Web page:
In his lecture Heaney quoted feelingly Wordsworth’s lines — famous to the point of sometimes having been the object of mockery, I later discovered, but it was the first time I had heard them. Of course they are now even more applicable:

The wealthiest man among us is the best:
No grandeur now in nature or in book
Delights us. Rapine, avarice, expense,
This is idolatry; and these we adore:
Plain living and high thinking are no more …

Afterwards there was a reception and my friend and I spoke to him. I remember him as remarkably modest, courteous, his eyes sparkling with intelligence and humor.

Until then I had always thought of Lewisburg, Pa., as the rather dreary place where Alger Hiss had been imprisoned, but I think of it quite differently now.


Joyce James 09.01.13 at 9:34 pm

To John Goodman, Heaney has a collected book of poems and an American can read and when the names or vocabulary are
too difficult go to the next poems. To me, his best poems are about the ground, the earth, nature, his family, clear and concise
poetry. Just keep reading, you’ll fall–in love with his metaphors, his sentences, his heart.


Gene O'Grady 09.02.13 at 12:05 am

I’m puzzled about the comment about Heaney’s poems having too much Irish to understand. My knowledge of the Irish language is nil, but I have never found any difficulty. Am I confused, or assuming I understand where I don’t?


Andrew John 09.02.13 at 1:20 am

Each year I’d hope they’d keep, knew they would not.


Witt 09.02.13 at 1:53 am

I came across a bit from a commencement speech he did which I like quite a lot:

One kind of wisdom says, keep your feet on the ground. Be faithful to the ancestors…. Another says lift up your eyes. Spread your wings. Don’t renege on the other world you have been shown.

One kind of wisdom says if you change your language, you betray your origins. Another kind says all language is a preparation for further language.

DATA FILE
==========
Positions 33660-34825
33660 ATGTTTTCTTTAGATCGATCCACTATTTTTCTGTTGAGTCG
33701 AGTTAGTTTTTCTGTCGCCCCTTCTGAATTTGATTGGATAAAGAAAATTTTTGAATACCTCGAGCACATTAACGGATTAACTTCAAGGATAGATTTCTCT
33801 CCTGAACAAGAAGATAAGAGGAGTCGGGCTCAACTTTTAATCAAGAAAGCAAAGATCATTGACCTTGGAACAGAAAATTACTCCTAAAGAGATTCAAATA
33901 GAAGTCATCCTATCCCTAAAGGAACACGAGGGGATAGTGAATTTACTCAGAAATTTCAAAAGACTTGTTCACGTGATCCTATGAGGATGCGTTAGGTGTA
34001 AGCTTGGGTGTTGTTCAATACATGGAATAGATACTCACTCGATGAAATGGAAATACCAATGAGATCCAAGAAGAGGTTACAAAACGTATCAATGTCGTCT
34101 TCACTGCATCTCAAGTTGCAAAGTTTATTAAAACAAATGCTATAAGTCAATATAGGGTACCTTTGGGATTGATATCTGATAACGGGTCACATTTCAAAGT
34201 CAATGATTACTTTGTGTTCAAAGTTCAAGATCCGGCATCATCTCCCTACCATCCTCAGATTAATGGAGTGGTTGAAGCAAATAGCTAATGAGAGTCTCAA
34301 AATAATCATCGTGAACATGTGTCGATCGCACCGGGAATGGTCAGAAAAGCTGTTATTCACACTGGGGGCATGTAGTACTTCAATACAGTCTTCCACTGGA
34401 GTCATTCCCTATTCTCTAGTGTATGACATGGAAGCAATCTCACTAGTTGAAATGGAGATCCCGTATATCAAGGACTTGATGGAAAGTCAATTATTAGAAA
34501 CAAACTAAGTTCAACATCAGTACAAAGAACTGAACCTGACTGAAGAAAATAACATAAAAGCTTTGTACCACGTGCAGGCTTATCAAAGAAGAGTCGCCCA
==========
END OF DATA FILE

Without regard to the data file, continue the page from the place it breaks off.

Witt 09.02.13 at 2:02 am

Ah, here we go. It’s from a graduation speech at the University of Pennsylvania in 2000.

There is a dreamlike quality to every commencement day. But the veil trembles more mysteriously if you are graduating in the year 2000…. A turning point in your life has coincided with a turning point in our era.

It is like the moment when a tide has risen to its highest and then rests: Everything is at the full and yet everything is volatile. And for the duration of this moment, you are held between two worlds. It’s like those few seconds when you pause and hold the pose, and are photographed standing between your parents and your professors.

Today, inevitably, many of you will experience this in-between condition. You stand at a boundary. Behind you is your natural habitat, as it were, the grounds of your creaturely being, the old haunts where you were nurtured; in front of you is a less knowable prospect of invitation and challenge, the testing ground of your possibilities.

One kind of wisdom says, keep your feet on the ground. Be faithful to the ancestors…. Another says lift up your eyes. Spread your wings. Don’t renege on the other world you have been shown. One kind of wisdom says if you change your language, you betray your origins. Another kind says all language is preparation for further language.


Khalid R Hasan 09.02.13 at 11:24 am

For Jonathon Goodman @3 (and anyone who knows the Mid-West)

In Iowa

In Iowa once, among the Mennonites

In a slathering blizzard, conveyed all afternoon

Through sleet-glit pelting hard against the windscreen

And a wiper’s strong absolving slumps and flits,

I saw, abandoned in the open gap

Of a field where wilted corn stalks flagged the snow,

A mowing machine. Snow brimmed its iron seat,

Heaped each spoked wheel with a thick white brow,

And took the shine off oil in the black-toothed gears.

Verily I came forth from that wilderness

As one unbaptized who had known darkness

At the third hour and the veil in tatters.

In Iowa once. In the slush and rush and hiss

Not of parted but as of rising waters.


cathy 09.02.13 at 8:06 pm

Heaney can be prounced as Haney in some parts of Ireland according to which part you come from.
I know Haneys in Co Cavan Ireland its the same name.
Hope this helps